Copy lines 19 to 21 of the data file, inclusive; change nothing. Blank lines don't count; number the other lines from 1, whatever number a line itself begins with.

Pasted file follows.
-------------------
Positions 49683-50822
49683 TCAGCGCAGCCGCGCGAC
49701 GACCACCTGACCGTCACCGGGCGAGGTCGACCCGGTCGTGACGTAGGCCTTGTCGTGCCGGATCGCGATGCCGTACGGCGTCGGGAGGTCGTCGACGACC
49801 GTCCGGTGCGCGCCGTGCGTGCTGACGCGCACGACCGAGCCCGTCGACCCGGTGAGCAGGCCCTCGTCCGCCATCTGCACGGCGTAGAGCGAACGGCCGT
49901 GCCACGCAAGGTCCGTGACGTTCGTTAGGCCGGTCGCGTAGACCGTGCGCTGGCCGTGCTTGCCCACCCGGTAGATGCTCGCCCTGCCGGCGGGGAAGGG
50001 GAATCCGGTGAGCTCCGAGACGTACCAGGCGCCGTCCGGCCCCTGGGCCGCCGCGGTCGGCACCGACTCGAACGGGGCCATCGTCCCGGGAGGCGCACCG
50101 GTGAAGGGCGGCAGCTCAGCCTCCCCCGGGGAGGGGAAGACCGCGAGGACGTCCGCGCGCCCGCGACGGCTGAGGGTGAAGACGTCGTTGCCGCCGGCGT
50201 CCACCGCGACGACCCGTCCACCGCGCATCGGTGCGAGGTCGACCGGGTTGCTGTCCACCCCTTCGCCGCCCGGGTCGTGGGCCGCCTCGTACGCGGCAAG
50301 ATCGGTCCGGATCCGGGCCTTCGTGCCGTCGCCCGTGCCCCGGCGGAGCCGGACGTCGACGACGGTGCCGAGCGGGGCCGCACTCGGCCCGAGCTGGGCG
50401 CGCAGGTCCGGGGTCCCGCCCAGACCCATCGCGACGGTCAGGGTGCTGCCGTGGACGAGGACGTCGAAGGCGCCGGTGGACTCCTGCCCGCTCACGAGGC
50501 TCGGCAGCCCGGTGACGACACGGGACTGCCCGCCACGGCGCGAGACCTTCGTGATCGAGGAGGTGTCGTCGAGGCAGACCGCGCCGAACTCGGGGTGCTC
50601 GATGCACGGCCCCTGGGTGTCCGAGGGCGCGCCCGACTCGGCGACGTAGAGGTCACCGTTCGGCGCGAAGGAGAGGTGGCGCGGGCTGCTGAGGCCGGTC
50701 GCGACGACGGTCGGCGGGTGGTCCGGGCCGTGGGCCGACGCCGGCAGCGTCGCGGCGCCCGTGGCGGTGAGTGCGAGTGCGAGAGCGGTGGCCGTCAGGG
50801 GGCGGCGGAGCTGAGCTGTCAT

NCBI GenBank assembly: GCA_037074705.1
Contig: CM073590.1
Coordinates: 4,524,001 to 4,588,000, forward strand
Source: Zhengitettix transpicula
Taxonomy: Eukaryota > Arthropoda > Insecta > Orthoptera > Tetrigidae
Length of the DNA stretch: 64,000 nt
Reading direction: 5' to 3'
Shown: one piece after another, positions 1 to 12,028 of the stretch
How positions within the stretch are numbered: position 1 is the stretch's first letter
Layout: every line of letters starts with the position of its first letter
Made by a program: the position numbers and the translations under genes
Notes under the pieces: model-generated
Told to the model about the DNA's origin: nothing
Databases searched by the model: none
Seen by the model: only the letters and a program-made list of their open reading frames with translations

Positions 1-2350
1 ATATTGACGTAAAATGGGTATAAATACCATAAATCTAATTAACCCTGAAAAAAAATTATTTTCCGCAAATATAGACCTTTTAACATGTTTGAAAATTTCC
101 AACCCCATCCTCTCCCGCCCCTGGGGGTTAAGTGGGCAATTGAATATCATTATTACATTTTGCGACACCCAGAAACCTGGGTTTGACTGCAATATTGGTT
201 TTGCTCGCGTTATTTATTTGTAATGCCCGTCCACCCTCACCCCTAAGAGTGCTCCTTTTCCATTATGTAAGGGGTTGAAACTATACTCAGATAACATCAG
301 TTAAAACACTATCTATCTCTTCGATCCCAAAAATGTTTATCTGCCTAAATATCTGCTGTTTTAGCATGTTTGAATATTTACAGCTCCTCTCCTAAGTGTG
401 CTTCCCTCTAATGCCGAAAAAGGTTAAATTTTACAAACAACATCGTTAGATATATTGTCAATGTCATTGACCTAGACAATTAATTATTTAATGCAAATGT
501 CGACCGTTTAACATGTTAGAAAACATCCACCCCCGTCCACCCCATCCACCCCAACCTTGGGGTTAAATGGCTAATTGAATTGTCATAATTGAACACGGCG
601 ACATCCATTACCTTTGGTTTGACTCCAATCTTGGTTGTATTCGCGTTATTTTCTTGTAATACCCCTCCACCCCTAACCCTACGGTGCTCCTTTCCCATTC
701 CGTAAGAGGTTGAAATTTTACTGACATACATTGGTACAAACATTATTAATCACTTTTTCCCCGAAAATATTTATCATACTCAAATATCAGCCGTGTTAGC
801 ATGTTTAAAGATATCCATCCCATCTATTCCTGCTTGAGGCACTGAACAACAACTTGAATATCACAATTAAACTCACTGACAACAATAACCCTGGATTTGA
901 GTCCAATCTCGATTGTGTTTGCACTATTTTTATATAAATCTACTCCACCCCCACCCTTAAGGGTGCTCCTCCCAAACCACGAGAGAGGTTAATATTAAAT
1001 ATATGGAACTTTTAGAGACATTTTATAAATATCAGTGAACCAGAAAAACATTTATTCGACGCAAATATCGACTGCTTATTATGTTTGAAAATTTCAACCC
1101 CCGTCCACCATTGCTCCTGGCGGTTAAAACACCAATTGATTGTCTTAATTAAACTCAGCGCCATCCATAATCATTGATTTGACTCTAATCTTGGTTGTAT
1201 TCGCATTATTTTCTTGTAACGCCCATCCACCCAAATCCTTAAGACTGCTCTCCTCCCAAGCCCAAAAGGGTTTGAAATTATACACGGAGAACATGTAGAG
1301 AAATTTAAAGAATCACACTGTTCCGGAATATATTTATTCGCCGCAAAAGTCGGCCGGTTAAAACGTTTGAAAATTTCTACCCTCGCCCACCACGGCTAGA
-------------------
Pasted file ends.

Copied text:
Taxonomy: Eukaryota > Arthropoda > Insecta > Orthoptera > Tetrigidae
Length of the DNA stretch: 64,000 nt
Reading direction: 5' to 3'